Cuyahoga Ziibi Waasamoo: Drawing for the Cleveland Museum of Art (Cuyahoga River Lightning: Drawing for the Cleveland Museum of Art)

Cuyahoga Ziibi Waasamoo: Drawing for the Cleveland Museum of Art, 2018

Gunpowder on canvas. Courtesy the artist © Cai Guo-Qiang Installation photography by Charlie Edwards, courtesy of the University of Michigan Museum of Art

About the Art

Cai Guo-Qiang
China, gaa-ondaadizi 1957

Cuyahoga Ziibi Waasamoo: Drawing for the Cleveland Museum of Art
2018
Makade-bingwi ningaasimooniigining
Gimiigwechiwenimaanaan Gaazheninjiged

Cai Guo-Qiang ogii-giizhenindaan Cuyahoga Ziibi Waasamoo wii-mikwendamang nibi aangodinong daa-banaajichigaadeg gemaa bichibonaaniwang miinawaa nadawendaagwag wii-bimaadiziyang. Cleveland izhi-Ganawendaanaawaan Gaazheninjigaadeg waabanda’inegwaa ishkwa gichibanaajichigaadeg akiing wenji-nanaandomangid Gaazheninjiged. Wiinibimide Cuyahoga Ziibi gii-zaka’igaade 1969-ing besho Cleveland oodenang. Chi-anokiiwigamig gii-wiiyagiskang nibi wenji-izhiwebag. Ishkwaa Ishkode ‘69 bemaadizijig gichimookomaanakiing aanjitoowaad ezhi-ganawendamowaad aki, nibi, bemaadizijig miinawaa ezhi-maamawibimaadiziyang.

Makade-bingwi Cai o’aabajitoon ji-mazinibii’ang ezhi-bimitigweyaag ziibi miidash zakizang. Giwaabandaan gii-jaagizibii’iged ningaasimooniigining (mii mazinaatesewan izhi-ishkonagaadeg waabanjigaadeg gii-iziwebag.) Gii-biskanese mii dash biigwaakideg miinawaa waabanjigaadeg gakina gaagige-aanjsemigag.

Makade-bingwi ogii-giizhenindaanaawaa aniibiishaabookewininiwag mii ezhinikaadamowaad huoyao aniibiishaabookewininiimong mii idamowaad “ishkode-mashkiki” aawang. Ezhi-bimitigweyaa ziibi waabanjigaadeg qi, “bimaadizi-mashkawiziwin” enendamowaad aniibiishaabookewakiing.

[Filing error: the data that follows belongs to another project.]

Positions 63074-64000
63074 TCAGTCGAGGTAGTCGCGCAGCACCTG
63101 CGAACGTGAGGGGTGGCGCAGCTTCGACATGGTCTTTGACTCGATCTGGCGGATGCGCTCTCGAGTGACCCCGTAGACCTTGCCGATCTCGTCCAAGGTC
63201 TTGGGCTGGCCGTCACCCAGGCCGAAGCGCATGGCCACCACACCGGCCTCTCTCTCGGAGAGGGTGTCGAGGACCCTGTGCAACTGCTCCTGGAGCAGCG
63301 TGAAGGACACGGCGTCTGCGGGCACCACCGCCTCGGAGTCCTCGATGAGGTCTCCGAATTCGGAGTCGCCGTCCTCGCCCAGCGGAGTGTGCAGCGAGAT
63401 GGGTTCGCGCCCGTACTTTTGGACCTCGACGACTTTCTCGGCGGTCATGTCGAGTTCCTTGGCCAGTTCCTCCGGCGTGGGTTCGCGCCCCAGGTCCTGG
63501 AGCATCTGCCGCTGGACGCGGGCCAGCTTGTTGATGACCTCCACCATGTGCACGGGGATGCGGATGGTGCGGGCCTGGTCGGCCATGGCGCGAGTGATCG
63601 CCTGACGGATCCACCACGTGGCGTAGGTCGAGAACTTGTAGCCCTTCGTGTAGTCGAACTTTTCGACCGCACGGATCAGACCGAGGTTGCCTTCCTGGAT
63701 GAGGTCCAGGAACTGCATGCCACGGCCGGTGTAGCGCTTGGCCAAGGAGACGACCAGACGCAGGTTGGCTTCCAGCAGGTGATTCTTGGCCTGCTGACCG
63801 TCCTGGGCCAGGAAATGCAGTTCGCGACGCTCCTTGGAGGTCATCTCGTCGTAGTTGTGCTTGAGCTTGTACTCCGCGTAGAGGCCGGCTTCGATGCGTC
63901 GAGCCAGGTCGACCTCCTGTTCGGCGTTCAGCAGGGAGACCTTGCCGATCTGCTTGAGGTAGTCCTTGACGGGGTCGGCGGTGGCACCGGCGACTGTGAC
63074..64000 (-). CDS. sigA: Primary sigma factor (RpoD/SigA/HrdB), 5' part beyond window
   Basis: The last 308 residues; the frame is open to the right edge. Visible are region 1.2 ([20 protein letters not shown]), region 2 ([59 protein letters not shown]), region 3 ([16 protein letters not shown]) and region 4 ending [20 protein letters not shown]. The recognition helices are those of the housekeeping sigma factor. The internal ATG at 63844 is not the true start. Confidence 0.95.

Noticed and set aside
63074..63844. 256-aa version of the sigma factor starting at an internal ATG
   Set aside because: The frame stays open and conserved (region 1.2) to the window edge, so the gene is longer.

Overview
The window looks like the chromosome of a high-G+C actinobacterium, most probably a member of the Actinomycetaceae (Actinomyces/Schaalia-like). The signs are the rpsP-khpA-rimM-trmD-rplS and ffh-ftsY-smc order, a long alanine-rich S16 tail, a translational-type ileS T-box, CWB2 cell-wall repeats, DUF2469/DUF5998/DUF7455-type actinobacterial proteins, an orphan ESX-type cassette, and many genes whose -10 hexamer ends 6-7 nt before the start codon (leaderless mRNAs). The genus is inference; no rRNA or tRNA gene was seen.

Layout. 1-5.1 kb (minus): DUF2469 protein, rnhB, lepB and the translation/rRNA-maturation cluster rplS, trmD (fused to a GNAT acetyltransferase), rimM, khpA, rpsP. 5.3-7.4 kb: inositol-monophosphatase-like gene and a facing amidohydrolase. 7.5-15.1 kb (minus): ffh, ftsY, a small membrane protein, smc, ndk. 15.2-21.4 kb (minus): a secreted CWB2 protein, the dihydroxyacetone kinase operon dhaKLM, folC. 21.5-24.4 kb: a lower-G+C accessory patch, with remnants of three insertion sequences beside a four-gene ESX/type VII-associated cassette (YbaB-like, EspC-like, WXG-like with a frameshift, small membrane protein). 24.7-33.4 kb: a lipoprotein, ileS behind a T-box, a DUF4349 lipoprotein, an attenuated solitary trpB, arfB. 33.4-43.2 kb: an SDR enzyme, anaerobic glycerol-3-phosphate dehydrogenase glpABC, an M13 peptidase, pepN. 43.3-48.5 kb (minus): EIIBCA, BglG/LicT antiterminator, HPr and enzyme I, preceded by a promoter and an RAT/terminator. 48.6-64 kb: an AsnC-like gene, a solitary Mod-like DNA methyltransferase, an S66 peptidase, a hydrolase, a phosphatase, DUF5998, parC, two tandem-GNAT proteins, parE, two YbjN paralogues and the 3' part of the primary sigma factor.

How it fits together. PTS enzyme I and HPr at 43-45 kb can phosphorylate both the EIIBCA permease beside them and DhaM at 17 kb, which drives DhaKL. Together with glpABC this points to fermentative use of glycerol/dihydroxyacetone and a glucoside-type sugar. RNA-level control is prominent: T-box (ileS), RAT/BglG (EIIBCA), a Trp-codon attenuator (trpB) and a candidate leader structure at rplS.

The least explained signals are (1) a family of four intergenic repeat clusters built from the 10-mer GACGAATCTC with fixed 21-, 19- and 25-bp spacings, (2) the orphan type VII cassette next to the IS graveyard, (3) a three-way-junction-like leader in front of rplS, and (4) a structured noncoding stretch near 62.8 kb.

Cai Guo-Qiang
China, born 1957

Cuyahoga River Lightning: Drawing for the Cleveland Museum of Art
2018
Gunpowder on canvas
Collection of the artist

Cai Guo-Qiang’s Cuyahoga River Lightning is a reminder that water is a life force that can be sickened or destroyed. This work was commissioned by the Cleveland Museum of Art for an environmental disaster that took place over fifty years ago: in 1969, a section of the infamous Cuyahoga River that runs through Cleveland caught fire following more than a century of pollution from the oil, steel, and sewage industries. Though fires on the river were common, the ’69 fire became a flashpoint for the burgeoning environmental movement in the United States.

In this work, Cai traced the river’s path using gunpowder, which he then ignited. The burnt residue is visible on the canvas (the adjacent video shows the creation process of the gunpowder painting). The combustion created a spectacle of destruction while also conveying the transformative power of change.

Gunpowder was invented by the Chinese, who call it huoyao, meaning “fire medicine” and the river’s undulating path evokes qi, meaning “vital energy,” in Chinese medicine.

About the Exhibit

Future Cache at the University of Michigan Museum of Art

In Andrea Carlson Future Cache, a 40-foot-tall memorial wall towers over visitors, commemorating the Cheboiganing (Burt Lake) Band of Ottawa and Chippewa Indians who were violently burned from their land in Northern Michigan on October 15, 1900. Written across the walls above and around the memorial, a statement proclaims Anishinaabe rights to the land we stand on: “You are on Anishinaabe Land.”

Visit the exhibit at the University of Michigan Museum of Art

About the Exhibit

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